By Georgia Grimond, Senior Contributing Reporter
RIO DE JANEIRO, BRAZIL – For the last six years, following a property boom, Rio has been home to the most expensive and perhaps the most over-priced real estate in Brazil. Now with the economy retracting, the value of the real currency falling and tighter mortgage lending, prices are beginning to drop but remain some of the highest in the world.
“After the Brazilian currency lost around fifty percent compared to the U.S. dollar in the last twelve months, and based on Rio de Janeiro’s most expensive neighborhood, Leblon, where the average square meter costs R$14,000, prices are now comparable to Barcelona,” explains Sven dos Santos, CEO of Agencia Heidelberg, a Rio-based real estate agency.
“The average square meter price for a beachfront apartment in Avenida Delfim Moreira in Leblon, the most expensive street in South America, is around R$45,000 BRL and is comparable to Paris,” he adds.
According to the bi-annual “Cost of Living Index” produced by the Economist Intelligence Unit, the price of real estate in parts of San Francisco, California, is now equivalent to the upmarket neighborhood of Leblon in Zona Sul (South Zone) in Rio.
The fact the San Francisco is hemmed in by water and has seen an influx of people coming to work in the technology industry has driven up house prices and limited availability. Zona Sul suffers from similar geographical constraints, where space to build is limited to the land between the sea and the mountains.
A map of Neighborhood X shows housing in the West Portal area of San Francisco has reached a cost of US$1,131 per square foot which is the same as Leblon. Although prices may be rising elsewhere, the value of property in Brazil is beginning to level out due to the economic crisis and the fall in value of the real.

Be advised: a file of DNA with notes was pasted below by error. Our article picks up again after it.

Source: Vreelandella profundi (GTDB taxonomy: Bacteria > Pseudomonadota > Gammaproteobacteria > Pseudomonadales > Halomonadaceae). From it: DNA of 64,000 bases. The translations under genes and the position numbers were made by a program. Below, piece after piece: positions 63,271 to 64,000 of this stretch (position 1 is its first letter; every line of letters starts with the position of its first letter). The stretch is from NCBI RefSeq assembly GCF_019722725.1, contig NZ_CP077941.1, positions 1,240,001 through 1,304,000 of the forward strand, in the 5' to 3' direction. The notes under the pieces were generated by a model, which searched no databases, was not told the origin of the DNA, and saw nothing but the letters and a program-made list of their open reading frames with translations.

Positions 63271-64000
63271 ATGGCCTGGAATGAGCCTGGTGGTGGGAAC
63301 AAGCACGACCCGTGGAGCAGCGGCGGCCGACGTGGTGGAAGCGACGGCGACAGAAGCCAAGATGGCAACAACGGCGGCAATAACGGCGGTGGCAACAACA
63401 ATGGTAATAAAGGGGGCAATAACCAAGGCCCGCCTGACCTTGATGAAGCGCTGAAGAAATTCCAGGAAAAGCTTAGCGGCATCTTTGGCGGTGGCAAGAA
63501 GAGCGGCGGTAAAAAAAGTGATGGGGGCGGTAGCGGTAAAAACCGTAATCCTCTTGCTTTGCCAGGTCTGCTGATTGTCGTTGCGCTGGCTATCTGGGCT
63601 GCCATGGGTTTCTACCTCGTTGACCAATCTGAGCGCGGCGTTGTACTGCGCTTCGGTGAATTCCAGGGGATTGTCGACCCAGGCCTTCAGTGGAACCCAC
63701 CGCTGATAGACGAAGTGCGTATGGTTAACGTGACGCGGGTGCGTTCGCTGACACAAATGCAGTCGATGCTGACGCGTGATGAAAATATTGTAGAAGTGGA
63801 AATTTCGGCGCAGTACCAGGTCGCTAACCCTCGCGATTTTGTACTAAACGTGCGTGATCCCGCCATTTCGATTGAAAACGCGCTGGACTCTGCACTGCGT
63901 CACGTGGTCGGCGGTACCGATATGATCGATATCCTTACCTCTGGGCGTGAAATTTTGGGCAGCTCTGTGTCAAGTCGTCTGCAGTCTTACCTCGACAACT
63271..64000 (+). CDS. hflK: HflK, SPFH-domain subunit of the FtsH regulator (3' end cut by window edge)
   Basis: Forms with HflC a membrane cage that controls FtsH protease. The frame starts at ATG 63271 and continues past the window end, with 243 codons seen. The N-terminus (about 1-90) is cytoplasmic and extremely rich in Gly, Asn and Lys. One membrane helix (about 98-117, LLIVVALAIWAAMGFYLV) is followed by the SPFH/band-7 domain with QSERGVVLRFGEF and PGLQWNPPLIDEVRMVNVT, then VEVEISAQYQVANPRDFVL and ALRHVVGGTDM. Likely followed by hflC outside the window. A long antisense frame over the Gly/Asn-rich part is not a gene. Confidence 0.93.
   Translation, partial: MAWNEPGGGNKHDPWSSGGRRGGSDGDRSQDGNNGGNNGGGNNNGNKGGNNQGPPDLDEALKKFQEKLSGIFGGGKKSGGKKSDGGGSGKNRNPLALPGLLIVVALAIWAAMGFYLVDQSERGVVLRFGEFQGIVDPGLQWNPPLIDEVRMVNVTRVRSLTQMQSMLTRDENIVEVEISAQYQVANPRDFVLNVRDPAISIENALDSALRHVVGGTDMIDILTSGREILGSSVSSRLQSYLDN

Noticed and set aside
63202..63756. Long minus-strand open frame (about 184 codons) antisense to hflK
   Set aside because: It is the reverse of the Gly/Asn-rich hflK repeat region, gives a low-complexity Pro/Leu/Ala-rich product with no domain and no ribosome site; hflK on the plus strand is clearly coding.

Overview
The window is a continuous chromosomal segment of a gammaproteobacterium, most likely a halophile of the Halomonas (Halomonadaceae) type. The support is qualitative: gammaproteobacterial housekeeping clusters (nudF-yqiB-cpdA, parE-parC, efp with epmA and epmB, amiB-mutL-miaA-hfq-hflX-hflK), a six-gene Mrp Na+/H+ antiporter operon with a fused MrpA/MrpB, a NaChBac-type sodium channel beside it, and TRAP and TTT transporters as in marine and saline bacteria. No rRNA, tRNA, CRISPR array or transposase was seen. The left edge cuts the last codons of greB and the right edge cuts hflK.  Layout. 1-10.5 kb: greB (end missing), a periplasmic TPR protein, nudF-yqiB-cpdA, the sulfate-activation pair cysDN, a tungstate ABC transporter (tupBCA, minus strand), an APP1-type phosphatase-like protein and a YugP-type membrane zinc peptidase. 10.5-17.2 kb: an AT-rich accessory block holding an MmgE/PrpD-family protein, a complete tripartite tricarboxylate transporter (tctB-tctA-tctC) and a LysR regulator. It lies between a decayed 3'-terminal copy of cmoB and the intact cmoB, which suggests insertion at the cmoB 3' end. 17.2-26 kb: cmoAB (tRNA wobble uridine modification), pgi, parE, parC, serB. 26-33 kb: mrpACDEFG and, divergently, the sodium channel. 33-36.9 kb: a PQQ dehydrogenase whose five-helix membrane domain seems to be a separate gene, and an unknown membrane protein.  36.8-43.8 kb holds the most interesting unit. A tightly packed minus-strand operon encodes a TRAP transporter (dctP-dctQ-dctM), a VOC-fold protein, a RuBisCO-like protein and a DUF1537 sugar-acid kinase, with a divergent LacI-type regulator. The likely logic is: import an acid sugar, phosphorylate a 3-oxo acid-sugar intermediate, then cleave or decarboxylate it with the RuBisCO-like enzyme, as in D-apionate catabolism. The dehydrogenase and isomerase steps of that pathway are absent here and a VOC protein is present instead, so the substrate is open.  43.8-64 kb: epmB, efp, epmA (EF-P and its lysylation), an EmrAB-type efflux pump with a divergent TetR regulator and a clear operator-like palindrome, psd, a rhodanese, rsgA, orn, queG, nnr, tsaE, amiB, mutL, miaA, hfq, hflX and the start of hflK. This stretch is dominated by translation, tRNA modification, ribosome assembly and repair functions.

Still, proximity to tourist attractions like the beach adds value to the price of property in Rio. Popular visitor areas tend to attract state investment and businesses, have greater transport infrastructure and better security than other areas.
Despite adjustments in the market this year, the price of residential property in Rio de Janeiro remains the highest in the country. The average price in the city is R$10,538 per square meter compared to a country average of R$7,604.
Recently a penthouse overlooking Leblon beach sold for R$15 million, according to VivaReal, a classified real estate portal. Being so close to the beach is an asset, says Lucas Vargas, the company’s executive vice president. “Research shows that people are willing to pay more for homes that have points of interest such as tourist attractions, which are one kilometer away from the unit, and which can be reached on foot.”
Given the current economic situation dos Santos has seen an increase in foreign investment in real estate and a drop in demand from Brazilians. However many Brazilians affected by the crisis are now choosing to travel and vacation within the country rather than abroad and so interest in holiday rentals remains stable, while foreigners are increasingly drawn to Brazil due to the strength of foreign currencies again the real.